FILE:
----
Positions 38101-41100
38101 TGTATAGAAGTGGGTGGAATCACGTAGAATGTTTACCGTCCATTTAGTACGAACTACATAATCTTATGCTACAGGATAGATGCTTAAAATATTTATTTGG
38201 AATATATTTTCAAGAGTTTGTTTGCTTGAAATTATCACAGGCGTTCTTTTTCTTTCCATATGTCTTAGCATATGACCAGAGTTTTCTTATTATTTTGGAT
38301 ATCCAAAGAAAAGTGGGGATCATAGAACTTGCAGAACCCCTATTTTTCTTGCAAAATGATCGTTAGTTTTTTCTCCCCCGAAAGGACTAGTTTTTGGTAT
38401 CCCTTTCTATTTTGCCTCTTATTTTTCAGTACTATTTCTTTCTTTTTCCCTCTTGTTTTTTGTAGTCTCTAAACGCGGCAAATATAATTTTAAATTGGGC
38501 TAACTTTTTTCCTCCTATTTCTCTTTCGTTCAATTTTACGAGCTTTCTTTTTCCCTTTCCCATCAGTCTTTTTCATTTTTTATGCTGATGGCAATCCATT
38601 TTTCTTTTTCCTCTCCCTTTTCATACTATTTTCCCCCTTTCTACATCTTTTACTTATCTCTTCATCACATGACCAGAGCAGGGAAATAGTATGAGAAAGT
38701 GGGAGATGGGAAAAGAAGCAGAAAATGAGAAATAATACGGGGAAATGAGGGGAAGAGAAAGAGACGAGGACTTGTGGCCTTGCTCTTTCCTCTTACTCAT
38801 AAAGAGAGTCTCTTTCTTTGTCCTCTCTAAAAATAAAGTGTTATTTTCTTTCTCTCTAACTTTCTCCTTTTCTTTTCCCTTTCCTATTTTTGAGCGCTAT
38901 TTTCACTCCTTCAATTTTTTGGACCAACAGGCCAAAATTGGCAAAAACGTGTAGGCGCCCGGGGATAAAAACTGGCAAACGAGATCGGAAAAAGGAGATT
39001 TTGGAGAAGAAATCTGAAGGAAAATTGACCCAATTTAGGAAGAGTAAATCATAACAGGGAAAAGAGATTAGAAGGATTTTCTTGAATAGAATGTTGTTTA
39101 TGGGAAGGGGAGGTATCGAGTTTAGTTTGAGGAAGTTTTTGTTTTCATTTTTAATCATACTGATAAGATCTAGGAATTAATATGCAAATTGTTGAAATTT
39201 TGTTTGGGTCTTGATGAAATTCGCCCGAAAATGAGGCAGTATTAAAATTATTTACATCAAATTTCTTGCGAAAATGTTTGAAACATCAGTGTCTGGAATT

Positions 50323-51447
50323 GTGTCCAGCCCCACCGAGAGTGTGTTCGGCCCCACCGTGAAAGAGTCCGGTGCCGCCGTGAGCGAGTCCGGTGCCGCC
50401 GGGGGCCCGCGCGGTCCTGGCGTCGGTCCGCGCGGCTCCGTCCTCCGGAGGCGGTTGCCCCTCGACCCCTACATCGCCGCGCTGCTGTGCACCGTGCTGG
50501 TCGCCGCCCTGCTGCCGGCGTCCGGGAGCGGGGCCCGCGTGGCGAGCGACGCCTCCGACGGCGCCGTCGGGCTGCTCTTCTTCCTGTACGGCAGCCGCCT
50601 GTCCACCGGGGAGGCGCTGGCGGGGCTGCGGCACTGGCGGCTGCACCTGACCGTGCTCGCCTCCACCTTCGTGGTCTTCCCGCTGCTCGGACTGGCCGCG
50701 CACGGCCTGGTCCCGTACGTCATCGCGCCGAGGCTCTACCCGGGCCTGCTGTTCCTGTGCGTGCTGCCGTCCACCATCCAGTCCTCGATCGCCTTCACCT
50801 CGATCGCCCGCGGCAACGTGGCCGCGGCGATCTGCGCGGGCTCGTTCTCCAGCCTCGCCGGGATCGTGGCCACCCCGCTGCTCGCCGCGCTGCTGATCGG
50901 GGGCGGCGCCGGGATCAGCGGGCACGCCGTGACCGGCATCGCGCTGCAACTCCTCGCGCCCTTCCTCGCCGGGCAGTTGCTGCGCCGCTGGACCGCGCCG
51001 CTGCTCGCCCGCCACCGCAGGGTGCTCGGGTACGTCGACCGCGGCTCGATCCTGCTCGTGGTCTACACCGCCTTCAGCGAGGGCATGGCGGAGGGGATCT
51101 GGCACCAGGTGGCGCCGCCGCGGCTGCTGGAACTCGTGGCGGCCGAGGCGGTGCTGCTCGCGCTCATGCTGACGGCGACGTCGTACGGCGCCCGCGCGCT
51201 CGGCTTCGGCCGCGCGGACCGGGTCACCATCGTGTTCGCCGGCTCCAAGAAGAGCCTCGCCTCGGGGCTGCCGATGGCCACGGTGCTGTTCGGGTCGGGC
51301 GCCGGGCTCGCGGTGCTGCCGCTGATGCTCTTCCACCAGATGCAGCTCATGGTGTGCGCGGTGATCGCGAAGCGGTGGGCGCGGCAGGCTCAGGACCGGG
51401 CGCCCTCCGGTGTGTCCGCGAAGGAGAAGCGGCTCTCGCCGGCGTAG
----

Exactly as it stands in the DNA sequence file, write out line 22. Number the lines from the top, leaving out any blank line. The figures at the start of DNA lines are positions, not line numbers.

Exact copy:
51001 CTGCTCGCCCGCCACCGCAGGGTGCTCGGGTACGTCGACCGCGGCTCGATCCTGCTCGTGGTCTACACCGCCTTCAGCGAGGGCATGGCGGAGGGGATCT